WESTBOROUGH, Mass. — A year ago to the day, Westborough Police Sgt. Jon Kalagher was faced with the most chilling call in his 32-year career.
A woman had been stabbed by her husband inside their Windsor Ridge apartment, and he was still trying to kill her, MetroWest Daily News reported.
As Kalagher raced to the location, he learned from dispatchers that the woman had escaped to a neighboring apartment, but that her husband was pounding on the door.
Sgt. Jon Kalagher (Photo via MetroWest Daily News)
Amid the pressure of a life and death call, dispatchers worked to pull up maps of the sprawling complex in order to direct Kalagher to the right apartment.
“Just get me in the arena. Just give me a chance,” he thought as he scanned the streets, seeing nothing.
Meanwhile, the husband used a brick to smash his way inside a glass sliding door.
Dispatchers listened as the man — later found to have two knives — renewed his attack.
In a series of events he finds miraculous, Kalagher ended up finding the two struggling on a patio outside of the apartment, just as the man was stabbing his wife in chest.
“The knife is literally inside her, and he’s pressed against her,” said Kalagher, who ended up firing four rounds at the suspect, thus saving the woman’s life.
“If I’m a few minutes later, it’s over,” said Kalagher, who Tuesday was recognized as a 2019 recipient of the State Trooper George L. Hanna Memorial Medal of Valor.
“I can’t tell you how proud we are of him,” Chief Jeffrey Lourie told attendees at the outdoor ceremony held at the Westborough High School football field.
MEDAL OF VALOR CEREMONY
Kalagher, a town native who graduated from Westborough High, received praise from multiple state officials at the ceremony, including the secretary and undersecretary of the state Executive Office of Public Safety and Security, Daily News reported.
“If Sergeant Kalagher did not intervene and respond as quickly as he did, the victim would no longer be alive,” said Undersecretary Terrence Reidy.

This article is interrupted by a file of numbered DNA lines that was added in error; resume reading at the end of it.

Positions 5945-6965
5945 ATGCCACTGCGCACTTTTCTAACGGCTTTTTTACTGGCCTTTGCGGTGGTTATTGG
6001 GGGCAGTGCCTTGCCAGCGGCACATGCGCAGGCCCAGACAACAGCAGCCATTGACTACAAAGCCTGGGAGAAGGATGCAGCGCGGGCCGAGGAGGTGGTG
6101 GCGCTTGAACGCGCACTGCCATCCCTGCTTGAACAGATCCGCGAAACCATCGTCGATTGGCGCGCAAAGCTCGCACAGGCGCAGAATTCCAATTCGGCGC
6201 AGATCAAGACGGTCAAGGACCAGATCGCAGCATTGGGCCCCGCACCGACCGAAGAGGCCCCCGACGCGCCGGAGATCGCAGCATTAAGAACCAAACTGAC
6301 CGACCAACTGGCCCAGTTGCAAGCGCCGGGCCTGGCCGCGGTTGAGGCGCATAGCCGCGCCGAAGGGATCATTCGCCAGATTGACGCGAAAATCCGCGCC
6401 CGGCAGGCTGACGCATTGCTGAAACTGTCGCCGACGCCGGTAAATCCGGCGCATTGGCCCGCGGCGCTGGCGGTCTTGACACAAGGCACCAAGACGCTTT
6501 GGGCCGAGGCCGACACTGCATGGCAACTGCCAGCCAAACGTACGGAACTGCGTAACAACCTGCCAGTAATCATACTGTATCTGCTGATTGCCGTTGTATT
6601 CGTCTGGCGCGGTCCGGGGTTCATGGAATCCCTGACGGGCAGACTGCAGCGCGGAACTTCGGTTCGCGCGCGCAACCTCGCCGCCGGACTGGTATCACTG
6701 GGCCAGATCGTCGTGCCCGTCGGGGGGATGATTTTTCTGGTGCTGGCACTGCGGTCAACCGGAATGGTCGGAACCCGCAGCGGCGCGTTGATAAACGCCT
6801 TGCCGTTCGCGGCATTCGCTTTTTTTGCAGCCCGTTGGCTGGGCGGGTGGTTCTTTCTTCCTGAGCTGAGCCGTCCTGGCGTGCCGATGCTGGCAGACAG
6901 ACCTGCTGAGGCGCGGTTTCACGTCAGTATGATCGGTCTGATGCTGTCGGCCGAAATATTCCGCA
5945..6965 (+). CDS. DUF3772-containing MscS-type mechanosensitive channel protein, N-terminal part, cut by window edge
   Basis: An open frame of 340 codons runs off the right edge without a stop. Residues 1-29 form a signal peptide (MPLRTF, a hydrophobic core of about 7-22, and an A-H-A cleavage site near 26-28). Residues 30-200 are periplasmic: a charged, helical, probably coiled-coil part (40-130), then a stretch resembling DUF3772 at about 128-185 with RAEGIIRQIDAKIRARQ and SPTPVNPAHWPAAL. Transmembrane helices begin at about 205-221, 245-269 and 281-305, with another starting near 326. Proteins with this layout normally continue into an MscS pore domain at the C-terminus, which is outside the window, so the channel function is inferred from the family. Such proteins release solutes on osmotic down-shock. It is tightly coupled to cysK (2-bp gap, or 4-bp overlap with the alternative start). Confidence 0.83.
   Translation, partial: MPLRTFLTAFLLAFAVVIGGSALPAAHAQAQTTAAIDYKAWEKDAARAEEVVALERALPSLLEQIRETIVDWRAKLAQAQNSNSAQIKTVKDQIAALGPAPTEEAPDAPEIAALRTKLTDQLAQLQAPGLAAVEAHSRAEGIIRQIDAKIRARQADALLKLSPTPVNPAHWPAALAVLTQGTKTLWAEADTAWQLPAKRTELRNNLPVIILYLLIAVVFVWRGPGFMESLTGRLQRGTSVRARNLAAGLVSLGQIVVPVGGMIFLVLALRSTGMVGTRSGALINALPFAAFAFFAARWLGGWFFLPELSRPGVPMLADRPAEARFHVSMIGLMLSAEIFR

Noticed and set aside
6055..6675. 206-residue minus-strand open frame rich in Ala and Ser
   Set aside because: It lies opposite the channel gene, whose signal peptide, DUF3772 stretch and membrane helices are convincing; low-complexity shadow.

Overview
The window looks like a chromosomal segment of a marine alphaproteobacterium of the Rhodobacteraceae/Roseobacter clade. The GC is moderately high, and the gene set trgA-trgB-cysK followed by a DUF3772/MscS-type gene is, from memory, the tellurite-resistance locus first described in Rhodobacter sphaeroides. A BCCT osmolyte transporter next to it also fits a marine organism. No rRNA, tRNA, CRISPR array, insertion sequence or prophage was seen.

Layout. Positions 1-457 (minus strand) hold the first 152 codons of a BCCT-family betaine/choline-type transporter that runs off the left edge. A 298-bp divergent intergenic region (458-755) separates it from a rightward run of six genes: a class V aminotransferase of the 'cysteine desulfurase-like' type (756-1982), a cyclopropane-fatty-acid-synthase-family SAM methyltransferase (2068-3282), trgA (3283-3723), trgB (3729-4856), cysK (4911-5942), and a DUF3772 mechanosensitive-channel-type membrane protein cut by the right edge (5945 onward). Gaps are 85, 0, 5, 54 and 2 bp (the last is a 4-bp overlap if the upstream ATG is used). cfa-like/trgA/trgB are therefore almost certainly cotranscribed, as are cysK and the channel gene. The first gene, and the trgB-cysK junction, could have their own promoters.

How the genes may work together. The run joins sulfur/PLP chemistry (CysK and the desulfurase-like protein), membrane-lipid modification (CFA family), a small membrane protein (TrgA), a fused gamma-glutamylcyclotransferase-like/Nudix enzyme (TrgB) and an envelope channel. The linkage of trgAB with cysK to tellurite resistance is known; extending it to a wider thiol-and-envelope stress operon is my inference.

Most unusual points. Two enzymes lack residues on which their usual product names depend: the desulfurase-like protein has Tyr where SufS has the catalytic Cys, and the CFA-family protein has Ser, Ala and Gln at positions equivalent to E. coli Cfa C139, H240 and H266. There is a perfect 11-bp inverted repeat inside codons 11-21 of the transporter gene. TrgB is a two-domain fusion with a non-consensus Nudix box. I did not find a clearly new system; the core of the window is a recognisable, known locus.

The suspect died as a result of the valiant actions taken by Kalagher.
Reidy said Kalagher’s actions were deemed “heroic,” and are even more commendable in an age in which it’s “really hard to do your duty” as a police officer.
“He stepped up,” Reidy said, saluting Kalagher for running toward danger.
In an emotional speech Tuesday, Kalagher said the last year has been a difficult one.
“It was the most challenging day in my career,” Kalagher said, pausing to collect himself as he thanked the victim “for having the courage to fight off her attacker.”
Kalagher saluted the woman for running to her neighbors and thanked the neighbors for “putting themselves at grave risk” to buy the time needed for him to arrive.
Furthermore, Kalagher thanked Westborough Police Department dispatchers Pamela Orlando and Maryann Silva for doing a “great job” under extreme circumstances, along with the firefighters who helped to save the victim’s life.
The Medal of Valor is the second-highest award a police officer can receive during the annual State Trooper George L. Hanna Memorial Awards for Bravery.
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